Healthy Relationships: A Woman's View

You should never settle for just an 'ok' relationship. Invest in it and reap the benefits.

CBS 3 KYW-Television Broadcast
August 30, 2004: 4:00 PM

Transcript of Segment

The saying goes "all you need is love" but a healthy relationship demands a lot more than that. Anchor Alycia Lane finds out the secrets to successful relationship.

Of all the skills we learn in school, there is no class on how to have a healthy relationship and with almost half of all marriages ending in divorce maybe there should be.

Nine years of marriage and three children later Susan and Neil Cooper's communication is often reduced to the daily chatter of chores and appointments. More than a year ago they realized that wasn't enough.

"We just reached the point that it was very difficult to communicate and we had a lot of yelling and screaming," stated Neil.

"And all of those challenges took the focus away from the fact that at one point we had been a man and a woman who fell in love," said Susan.

After more than seven years of growing pains, Susan found a semester long class on relationships taught by Dr. Rita DeMaria, the Director of Relationship Education at the Council for Relationships.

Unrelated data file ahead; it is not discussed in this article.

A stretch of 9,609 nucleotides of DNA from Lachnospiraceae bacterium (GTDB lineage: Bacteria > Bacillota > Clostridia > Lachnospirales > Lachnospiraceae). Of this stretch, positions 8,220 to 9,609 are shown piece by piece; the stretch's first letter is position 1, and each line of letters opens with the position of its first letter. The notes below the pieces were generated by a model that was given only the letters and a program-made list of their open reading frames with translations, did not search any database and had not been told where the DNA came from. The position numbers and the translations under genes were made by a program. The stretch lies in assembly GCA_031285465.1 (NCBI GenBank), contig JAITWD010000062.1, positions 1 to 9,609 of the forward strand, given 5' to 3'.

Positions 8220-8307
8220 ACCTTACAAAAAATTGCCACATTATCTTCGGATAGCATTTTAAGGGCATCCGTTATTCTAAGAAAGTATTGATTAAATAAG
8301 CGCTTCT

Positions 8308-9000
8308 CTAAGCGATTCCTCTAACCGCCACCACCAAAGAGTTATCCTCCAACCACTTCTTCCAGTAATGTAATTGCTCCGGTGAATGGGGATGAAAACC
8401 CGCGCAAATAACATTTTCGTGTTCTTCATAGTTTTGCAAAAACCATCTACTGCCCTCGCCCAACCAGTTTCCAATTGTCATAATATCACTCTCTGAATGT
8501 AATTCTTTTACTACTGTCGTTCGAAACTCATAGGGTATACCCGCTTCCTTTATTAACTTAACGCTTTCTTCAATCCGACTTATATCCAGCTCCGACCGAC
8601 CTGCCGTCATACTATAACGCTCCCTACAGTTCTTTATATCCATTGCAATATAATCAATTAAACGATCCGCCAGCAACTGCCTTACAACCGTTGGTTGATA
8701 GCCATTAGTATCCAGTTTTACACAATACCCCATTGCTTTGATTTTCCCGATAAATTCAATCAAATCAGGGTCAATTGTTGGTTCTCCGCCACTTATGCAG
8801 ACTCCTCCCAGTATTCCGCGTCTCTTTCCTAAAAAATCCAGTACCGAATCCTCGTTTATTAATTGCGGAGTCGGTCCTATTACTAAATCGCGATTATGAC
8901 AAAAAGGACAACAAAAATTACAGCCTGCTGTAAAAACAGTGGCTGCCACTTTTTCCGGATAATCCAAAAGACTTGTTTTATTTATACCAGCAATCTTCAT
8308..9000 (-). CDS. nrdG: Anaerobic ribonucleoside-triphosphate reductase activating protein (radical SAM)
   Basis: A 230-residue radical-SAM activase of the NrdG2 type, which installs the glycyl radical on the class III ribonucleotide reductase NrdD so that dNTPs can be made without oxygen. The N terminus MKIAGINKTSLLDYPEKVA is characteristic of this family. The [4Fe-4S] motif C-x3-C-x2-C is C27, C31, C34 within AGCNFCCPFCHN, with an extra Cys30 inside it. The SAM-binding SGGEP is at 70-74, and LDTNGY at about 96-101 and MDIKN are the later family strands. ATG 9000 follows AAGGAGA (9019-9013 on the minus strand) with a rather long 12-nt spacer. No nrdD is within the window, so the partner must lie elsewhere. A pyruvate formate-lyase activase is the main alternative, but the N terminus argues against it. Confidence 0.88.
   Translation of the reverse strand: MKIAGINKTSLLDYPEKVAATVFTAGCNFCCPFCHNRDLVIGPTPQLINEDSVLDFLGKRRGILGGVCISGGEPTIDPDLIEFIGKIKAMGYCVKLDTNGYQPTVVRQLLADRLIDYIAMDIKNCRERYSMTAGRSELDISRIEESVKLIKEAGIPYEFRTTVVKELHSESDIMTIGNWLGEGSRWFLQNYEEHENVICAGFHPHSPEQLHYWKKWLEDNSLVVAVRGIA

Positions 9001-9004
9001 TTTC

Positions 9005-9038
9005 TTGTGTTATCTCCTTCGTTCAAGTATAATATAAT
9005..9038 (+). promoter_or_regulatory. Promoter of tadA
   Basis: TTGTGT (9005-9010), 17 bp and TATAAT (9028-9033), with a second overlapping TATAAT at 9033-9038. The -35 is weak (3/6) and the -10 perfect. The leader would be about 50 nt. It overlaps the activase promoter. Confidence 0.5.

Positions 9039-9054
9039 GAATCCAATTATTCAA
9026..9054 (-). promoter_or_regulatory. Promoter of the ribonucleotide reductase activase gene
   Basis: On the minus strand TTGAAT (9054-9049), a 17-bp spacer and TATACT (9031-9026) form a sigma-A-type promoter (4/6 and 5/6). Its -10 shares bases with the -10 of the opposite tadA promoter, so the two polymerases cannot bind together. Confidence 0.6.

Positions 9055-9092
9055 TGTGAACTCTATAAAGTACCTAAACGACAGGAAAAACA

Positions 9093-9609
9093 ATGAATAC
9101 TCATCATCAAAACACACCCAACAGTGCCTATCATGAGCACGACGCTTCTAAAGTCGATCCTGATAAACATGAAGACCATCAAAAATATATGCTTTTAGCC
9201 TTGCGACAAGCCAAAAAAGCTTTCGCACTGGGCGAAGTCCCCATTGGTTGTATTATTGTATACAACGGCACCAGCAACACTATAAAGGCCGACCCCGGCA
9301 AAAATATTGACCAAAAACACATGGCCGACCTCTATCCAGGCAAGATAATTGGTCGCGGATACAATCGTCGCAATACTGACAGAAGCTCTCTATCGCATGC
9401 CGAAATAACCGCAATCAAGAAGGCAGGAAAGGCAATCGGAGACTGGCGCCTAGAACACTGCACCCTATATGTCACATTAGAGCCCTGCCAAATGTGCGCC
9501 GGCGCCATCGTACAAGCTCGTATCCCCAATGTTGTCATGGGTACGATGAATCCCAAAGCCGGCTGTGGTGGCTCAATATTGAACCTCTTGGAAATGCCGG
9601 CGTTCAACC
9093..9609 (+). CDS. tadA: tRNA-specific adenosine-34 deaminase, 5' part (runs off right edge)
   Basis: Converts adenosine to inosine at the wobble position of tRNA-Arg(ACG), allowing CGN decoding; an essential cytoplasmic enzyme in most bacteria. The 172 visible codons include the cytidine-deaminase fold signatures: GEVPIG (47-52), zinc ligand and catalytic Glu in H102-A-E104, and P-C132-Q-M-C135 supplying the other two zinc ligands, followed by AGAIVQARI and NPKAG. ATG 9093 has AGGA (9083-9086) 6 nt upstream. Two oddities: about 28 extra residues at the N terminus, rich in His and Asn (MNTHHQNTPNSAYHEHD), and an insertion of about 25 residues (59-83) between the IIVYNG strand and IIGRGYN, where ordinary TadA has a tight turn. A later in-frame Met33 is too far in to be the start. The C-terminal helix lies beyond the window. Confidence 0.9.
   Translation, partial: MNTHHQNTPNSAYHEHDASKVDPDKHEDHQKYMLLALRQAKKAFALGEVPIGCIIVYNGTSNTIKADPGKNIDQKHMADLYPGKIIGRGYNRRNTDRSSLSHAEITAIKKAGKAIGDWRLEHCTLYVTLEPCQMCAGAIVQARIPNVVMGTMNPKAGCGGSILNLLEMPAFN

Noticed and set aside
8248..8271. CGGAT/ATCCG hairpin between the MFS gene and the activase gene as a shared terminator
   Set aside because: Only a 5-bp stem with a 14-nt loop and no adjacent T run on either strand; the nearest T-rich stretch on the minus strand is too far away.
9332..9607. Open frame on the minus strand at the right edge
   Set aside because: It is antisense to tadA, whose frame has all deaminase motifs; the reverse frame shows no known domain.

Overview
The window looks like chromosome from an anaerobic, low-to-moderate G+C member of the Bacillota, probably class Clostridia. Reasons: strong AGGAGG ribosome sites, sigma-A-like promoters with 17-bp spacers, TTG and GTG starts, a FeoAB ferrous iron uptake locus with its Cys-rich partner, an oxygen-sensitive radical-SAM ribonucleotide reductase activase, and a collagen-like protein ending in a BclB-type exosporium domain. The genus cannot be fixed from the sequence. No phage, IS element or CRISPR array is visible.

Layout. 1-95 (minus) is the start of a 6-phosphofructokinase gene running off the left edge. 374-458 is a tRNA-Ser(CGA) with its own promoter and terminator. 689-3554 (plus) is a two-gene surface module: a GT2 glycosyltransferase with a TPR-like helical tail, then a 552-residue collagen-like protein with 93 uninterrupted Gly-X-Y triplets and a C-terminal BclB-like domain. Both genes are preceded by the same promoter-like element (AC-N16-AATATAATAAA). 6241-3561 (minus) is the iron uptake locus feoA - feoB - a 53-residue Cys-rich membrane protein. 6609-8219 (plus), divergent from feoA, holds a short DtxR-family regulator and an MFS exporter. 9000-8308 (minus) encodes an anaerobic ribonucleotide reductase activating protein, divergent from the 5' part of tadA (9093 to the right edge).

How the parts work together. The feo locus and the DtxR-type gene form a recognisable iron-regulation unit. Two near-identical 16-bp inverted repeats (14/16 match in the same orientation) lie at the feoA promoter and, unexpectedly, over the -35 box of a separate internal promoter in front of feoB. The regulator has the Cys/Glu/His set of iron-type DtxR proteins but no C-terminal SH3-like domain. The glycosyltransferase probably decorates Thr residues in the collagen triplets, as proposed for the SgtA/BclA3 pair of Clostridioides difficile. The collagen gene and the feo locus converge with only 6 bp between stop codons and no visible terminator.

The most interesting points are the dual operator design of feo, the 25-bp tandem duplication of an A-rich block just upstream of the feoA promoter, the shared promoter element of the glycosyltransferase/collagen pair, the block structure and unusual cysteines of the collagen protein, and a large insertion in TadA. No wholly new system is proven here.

"We need a lot more positive in the relationship so that we have sort of money in the love bank when it comes time for conflicts that we have to solve," explained Dr. DeMaria.

Dr. DeMaria says gender differences are often the source of conflicts: "I don't think that women realize how sensitive men are. Even though they don't communicate their feelings well, it doesn't mean they don't have them."

Understanding her husband's need for some private time after work was difficult for Susan. "She thought it was some kind of statement that I didn't love her," recalled Neal.

"A lot of time we get caught into complaining, but we never really say what we want. We say what we're unhappy about,"Dr. DeMaria stated.

Today Susan and Neal have learned how to blend their needs into a happy marriage.

"One of the challenges that we had to work through was instead of trying to impose our own perspective on each other was to hear what the other person had to say,"said Susan.

They both agreed that listening wholeheartedly makes all the difference.

"I would say it's great," said Neal. Susan agreed, "I would say it's strong, and definitely moving in the right direction."

Research suggests that couples wait six years to get professional help once they realize there's a problem in their relationship. Click here for more information on Dr. DeMaria's courses.

(MMIV, CBS Broadcasting Inc., All Rights Reserved.)

This article was originally published at . Reprinted with permission from the author.